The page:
Fitch Ratings is out with a statistical review of operational metrics at a number of oil & gas companies. The review notes a handful of emerging trends:
- Finding, development, and acquisition (FD&A) costs are rising.
- Reserves are growing.
- Proved, developed reserves are shrinking.
- Reserve additions are not well matched to production.
- Liquids are in every E&P company’s sights.
To even out the changes a bit, Fitch computed a three-year average as well as a year-over-year average change.
FD&A costs for the entire group of companies fell by an average of -14% over three years, but the variation was large. The three-year average cost of a barrel in 2008 was $20.76, falling to $16.46 in 2011. Exxon Mobil Corp. (NYSE: XOM) posted an increase of 45% in FD&A costs over three years, while Chevron Corp. (NYSE: CVX) lowered its costs by -41% and ConocoPhillips lowered its costs by -36%. Occidental Petroleum Corp. (NYSE: OXY) showed a 1% increase in FD&A costs over the three years and Hess Corp. (NYSE: HES) paid 60% more per barrel in FD&A costs. FD&A costs for SandRidge Energy Corp. (NYSE: SD) rose 42%, while the largest drop in costs came at Range Resources Inc. (NYSE: RRC), at -65%.
Total proved reserves posted median gains of 4.8% year-over-year and 24% since 2008. Some of the largest reserves gains came from additions of natural gas, which drove up the reserve equivalent barrels count, but weighed on valuations due to the low prices for natural gas. Among the bigger companies, Exxon increased its reserves by 14.1% over the three-year span, while Chevron’s reserves grew by just 0.4% and Conoco’s fell by -18%.
Proved, developed reserves declined for all the companies in the sample by -3.5% over the three-year period. Fitch defined proved, developed reserves as “proved reserves that can be expected to be recovered through existing wells with existing equipment and operating methods, or through relatively minor expenditures.” Essentially that means that the companies are increasing production from existing wells and driving down the amount that’s left to get out of a producing well. As a percentage of total reserves, proved, developed reserves rose the most at Marathon Oil Corp. (NYSE: MRO), a total of 8% in the three-year period. Proved, developed reserves fell the most at Plains Exploration & Production Co. (NYSE: PXP), a total of -16.4%.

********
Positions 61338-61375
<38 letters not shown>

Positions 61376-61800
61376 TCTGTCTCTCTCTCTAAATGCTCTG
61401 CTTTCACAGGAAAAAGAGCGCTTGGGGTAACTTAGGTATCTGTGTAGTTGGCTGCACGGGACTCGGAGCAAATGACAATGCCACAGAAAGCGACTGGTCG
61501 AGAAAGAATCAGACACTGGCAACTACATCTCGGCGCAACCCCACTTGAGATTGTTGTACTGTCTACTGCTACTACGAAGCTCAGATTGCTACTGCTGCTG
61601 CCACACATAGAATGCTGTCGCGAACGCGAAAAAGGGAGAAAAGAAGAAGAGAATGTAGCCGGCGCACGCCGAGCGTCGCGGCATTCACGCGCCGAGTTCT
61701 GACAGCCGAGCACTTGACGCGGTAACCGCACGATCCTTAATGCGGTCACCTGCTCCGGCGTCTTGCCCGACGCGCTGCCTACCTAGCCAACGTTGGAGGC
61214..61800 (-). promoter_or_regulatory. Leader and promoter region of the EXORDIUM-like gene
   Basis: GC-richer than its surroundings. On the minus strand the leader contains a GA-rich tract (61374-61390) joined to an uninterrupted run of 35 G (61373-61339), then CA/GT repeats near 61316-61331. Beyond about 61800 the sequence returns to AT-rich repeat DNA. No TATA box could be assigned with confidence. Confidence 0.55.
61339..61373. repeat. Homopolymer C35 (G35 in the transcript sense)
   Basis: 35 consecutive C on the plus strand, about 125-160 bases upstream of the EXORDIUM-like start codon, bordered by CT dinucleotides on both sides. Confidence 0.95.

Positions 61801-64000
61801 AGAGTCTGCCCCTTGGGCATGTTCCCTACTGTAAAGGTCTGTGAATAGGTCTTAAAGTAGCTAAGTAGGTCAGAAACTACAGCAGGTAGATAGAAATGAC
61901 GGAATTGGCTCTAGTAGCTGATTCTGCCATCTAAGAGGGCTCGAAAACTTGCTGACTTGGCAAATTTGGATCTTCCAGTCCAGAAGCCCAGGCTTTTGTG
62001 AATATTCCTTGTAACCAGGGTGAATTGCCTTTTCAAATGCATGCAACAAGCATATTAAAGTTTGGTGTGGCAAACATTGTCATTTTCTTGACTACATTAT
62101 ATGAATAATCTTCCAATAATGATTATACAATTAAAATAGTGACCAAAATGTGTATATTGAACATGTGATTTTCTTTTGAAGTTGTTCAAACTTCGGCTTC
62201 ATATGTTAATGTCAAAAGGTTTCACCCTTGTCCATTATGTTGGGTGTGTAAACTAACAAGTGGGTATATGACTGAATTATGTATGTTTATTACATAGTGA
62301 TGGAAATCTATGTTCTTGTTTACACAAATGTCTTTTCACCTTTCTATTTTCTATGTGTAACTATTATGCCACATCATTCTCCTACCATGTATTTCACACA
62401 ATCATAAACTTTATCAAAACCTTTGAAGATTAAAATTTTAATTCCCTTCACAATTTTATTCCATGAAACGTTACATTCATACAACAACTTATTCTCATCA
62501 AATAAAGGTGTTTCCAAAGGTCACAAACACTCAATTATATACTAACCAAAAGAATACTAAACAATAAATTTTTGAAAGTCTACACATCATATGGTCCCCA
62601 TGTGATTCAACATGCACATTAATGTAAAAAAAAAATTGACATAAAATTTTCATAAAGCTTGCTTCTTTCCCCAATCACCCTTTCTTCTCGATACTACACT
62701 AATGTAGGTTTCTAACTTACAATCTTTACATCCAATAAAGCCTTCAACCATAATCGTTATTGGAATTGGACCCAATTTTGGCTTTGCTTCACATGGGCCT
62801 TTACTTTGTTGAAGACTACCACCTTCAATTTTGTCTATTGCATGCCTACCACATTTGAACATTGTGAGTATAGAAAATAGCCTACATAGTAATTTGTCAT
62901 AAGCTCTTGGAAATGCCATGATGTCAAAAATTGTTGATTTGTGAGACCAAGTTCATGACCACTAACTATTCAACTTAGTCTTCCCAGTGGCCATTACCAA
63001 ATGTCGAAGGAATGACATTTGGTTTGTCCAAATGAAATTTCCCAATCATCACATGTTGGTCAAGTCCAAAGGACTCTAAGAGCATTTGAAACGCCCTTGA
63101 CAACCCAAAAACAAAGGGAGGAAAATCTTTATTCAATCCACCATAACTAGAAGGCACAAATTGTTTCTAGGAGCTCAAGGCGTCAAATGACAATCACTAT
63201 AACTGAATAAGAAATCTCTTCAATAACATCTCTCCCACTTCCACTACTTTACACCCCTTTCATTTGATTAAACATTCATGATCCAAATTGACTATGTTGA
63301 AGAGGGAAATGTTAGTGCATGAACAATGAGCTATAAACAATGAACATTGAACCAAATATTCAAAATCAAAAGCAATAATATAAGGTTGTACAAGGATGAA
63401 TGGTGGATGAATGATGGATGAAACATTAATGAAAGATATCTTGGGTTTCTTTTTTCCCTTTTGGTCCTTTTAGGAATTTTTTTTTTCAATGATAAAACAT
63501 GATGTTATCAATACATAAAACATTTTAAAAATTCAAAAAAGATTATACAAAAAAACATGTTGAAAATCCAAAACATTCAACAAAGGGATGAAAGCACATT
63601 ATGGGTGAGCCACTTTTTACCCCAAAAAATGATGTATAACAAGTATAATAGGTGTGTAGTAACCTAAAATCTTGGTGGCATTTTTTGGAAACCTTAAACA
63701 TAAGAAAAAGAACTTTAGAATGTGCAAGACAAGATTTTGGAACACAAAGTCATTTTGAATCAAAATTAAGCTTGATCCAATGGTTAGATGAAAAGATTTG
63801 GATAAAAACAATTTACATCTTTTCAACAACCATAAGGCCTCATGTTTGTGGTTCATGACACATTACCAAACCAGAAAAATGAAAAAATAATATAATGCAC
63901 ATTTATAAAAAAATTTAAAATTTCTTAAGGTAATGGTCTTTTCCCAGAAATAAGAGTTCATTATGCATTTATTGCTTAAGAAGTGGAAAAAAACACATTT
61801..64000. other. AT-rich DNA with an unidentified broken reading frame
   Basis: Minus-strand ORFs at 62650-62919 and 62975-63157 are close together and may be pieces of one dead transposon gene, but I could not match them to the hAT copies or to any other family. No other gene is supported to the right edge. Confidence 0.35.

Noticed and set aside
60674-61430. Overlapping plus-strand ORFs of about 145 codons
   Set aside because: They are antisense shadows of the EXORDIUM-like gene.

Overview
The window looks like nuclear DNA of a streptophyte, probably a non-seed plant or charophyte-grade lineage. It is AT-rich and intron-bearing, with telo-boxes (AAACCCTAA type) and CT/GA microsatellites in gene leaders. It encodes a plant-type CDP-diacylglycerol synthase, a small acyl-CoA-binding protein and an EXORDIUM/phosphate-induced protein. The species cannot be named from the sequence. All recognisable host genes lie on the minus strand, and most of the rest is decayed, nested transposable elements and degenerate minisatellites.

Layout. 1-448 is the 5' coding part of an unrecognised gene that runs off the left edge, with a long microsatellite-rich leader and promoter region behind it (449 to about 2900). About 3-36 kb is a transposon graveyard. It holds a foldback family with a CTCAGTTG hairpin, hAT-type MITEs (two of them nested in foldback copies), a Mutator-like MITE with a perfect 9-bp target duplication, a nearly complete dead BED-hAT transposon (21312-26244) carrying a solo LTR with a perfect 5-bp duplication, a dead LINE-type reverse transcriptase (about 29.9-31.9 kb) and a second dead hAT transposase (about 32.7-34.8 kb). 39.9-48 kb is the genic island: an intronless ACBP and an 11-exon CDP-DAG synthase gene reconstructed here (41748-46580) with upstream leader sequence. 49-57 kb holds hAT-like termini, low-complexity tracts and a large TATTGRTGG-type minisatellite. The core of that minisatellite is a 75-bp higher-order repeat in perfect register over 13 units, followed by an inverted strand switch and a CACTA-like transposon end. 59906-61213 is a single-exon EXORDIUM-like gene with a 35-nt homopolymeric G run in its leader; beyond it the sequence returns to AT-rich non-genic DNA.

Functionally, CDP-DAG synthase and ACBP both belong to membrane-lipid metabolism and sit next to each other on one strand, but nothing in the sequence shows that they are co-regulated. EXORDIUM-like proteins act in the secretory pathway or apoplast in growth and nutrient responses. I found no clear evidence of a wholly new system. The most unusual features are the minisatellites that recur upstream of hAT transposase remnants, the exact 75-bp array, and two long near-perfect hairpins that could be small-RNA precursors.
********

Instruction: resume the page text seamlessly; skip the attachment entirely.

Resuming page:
The mismatch between production and reserves replacement is described as “lumpy” by Fitch. The problem is mainly one of timing. A project with a long startup cycle, like Chevron’s liquefied natural gas project offshore of Australia, delays reserves booking well past the time the company spent billions of dollars to develop the project. This effect will become a bigger issue as new projects are developed in ultra-deepwater and other difficult environments by smaller companies.
Finally, the push to develop liquids production has been well-documented over the past couple of years. With natural gas prices near historic lows, liquids development is critically important to companies that once focussed almost exclusively on dry natural gas. The largest three-year average gain in liquids reserves was 40% at SandRidge, followed by 12% gains at Pioneer Natural Resources Co. (NYSE: PXD) and Newfield Exploration Co. (NYSE: NFX). Chesapeake Energy Corp. (NYSE: CHK) grew its liquids reserves by 11% over the three years.
Fitch notes that what it calls ‘efficiency’ — which is essentially the sum of all the factors it looked at in this operational review — “helps determine the relative credit quality and competitiveness of a firm when indexed against its peers … [B]eing a low-cost, efficient producer remains a key credit protection in the event of lower oil prices.”
The full report from FitchRatings is available here.